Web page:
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The Importance of the Appendix


Why would nature give us (and retain) an organ that has no purpose? That was the question I asked myself when writing my book on the microbiome and health: The World Within. It seems illogical that something as intelligent as the body would retain a vestigial or redundant organ as modern medicine would tell you. Recent research on comparing different species' morphology has “found that species with an appendix have higher average concentrations of lymphoid (immune) tissue in the caecum. This finding suggests that the appendix may play an important role as a secondary immune organ.”[i] Indeed, it may serve as a reservoir for beneficial gut bacteria and removal would therefore be potentially problematic as it would reduce our capacity to keep our gut microbiome (the community of micro-organisms) balanced. This exciting new research is based on a comparison of different species and is not related to humans alone, but it does have implications for avoiding surgical removal in the future, if this discovery is supported by human studies.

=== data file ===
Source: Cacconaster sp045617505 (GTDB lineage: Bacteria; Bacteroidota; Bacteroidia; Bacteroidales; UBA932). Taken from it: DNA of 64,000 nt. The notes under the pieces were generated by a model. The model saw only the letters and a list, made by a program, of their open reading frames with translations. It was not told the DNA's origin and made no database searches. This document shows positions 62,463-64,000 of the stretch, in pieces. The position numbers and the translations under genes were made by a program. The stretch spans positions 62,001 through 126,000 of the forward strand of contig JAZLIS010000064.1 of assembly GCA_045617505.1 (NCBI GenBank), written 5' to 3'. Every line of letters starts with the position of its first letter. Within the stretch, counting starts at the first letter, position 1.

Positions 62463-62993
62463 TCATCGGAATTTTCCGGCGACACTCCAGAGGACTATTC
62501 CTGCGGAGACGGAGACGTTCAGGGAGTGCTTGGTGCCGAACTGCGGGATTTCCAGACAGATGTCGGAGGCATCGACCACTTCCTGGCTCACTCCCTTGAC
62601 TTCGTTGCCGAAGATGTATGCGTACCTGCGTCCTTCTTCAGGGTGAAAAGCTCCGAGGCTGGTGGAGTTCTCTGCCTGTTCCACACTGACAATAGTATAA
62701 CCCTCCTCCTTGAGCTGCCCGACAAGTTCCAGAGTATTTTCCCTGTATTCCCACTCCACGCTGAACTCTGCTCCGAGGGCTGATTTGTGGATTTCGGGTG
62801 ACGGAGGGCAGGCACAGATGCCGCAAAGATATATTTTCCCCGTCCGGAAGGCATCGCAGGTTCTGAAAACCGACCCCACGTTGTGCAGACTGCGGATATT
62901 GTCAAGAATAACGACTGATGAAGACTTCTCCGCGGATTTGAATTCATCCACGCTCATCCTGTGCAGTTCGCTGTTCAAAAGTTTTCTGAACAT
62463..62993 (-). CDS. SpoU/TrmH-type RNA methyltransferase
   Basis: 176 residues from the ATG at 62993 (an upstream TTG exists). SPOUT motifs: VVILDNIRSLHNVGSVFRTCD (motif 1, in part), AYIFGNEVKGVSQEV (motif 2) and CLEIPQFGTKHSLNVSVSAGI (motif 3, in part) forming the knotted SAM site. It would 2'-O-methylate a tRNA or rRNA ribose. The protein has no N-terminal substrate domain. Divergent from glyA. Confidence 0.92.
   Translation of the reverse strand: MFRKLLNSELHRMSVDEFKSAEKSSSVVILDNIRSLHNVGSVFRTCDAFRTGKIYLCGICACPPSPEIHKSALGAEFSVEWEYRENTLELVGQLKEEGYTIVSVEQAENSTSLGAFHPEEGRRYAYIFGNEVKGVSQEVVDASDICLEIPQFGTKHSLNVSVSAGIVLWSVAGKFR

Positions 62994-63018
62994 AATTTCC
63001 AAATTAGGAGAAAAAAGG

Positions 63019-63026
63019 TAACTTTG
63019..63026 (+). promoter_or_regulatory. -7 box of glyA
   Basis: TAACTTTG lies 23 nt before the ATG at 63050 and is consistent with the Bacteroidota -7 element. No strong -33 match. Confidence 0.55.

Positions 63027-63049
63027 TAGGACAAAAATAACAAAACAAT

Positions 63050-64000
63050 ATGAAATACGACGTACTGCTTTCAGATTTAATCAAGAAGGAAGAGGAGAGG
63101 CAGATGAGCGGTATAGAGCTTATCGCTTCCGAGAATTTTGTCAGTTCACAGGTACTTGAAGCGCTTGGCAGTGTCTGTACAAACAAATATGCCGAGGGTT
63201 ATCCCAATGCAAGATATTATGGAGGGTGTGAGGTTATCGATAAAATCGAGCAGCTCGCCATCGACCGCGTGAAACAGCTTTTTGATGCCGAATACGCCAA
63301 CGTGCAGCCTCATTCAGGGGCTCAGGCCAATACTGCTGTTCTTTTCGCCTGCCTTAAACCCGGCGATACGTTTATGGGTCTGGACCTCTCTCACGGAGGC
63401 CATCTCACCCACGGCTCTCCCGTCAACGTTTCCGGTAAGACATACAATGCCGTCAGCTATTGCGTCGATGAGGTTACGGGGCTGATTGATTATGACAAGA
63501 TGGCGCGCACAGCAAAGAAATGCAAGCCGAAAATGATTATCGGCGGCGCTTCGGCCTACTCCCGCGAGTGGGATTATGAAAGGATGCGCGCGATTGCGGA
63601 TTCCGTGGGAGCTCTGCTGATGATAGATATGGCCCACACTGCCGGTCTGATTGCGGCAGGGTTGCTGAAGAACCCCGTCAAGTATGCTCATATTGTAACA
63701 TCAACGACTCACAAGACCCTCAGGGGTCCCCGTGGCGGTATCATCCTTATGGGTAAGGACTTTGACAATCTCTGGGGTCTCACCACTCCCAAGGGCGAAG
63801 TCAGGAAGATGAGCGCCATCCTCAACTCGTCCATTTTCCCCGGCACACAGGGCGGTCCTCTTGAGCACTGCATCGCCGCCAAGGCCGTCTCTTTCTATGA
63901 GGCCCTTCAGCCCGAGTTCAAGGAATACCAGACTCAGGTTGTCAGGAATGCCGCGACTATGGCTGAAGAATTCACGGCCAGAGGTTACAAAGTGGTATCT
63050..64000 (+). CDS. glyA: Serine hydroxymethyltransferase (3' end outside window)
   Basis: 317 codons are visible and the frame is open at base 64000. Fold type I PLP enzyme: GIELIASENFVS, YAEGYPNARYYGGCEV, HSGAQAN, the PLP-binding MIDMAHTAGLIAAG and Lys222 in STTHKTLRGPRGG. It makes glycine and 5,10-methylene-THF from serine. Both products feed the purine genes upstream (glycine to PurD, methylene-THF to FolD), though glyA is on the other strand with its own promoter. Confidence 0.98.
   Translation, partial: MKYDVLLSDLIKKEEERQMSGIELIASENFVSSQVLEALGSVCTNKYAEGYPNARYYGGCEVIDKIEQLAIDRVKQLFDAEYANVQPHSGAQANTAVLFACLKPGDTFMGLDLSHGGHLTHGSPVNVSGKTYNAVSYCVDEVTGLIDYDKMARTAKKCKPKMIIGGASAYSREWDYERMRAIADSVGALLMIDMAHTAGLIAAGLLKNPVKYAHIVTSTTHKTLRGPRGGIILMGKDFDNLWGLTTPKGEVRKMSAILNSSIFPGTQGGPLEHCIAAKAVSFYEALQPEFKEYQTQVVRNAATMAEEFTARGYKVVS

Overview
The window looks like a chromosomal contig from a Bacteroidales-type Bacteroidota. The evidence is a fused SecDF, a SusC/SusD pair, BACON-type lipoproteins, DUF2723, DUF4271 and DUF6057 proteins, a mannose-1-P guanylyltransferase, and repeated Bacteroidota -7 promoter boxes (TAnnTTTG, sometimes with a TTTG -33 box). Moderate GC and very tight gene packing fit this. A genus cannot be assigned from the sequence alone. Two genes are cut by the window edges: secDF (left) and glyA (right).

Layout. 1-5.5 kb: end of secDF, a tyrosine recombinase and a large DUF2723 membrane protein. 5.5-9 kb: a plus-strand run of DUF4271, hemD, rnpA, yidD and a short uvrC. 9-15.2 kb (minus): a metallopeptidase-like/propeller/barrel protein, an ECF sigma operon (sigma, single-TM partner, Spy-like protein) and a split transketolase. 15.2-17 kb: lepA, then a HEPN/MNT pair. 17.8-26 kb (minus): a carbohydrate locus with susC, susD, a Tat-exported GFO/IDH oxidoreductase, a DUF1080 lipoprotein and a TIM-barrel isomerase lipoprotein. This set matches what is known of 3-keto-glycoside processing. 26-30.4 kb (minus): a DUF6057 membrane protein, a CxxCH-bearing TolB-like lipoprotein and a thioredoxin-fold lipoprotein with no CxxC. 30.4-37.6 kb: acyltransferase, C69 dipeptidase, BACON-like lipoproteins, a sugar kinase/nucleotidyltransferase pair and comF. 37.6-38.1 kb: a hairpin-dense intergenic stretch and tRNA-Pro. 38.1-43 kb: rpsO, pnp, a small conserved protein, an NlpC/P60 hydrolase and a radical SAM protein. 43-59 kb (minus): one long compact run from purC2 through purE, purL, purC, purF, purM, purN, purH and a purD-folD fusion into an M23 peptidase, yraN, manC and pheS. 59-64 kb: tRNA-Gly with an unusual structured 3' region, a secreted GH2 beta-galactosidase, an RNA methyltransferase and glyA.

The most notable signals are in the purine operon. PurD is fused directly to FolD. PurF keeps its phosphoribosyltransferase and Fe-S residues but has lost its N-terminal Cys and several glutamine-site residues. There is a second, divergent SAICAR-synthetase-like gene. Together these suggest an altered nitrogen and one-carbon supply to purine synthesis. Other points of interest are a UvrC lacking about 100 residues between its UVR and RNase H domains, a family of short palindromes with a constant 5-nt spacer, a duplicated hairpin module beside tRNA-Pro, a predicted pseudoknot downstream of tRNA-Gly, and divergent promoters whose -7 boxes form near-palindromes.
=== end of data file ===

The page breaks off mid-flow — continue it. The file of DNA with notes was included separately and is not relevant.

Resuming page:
Keeping yourself informed and your gut healthy (with a diverse gut flora) should help minimise problems and hopefully surgical removal should become something belonging to medical history. Ways to do this include:

  • reducing stress

  • exercising moderately to keep the gut moving

  • getting enough sleep

  • eating plenty of pre-biotic fibre and live bacteria (yogurt, kimchi, sauerkraut, etc)

p.s. there could be a similar fate awaiting gall bladder surgery – also not necessary if fat digestion is not compromised.


Natural medicine regards the body as intelligent and healing to be about removing whatever is in the way: toxicity, deficiency and poor emotional/nervous system regulation. Therefore paying attention to your lifestyle and making sure you have resolved past experience as well as present conditions is important. Please see my blog on Adverse Childhood Experience (ACE) too.

[i] Smith, Heather et al (2017). Morphological evolution of the mammalian cecum and cecal appendix. Comptes Rendus Palevol,; 16 (1): 39.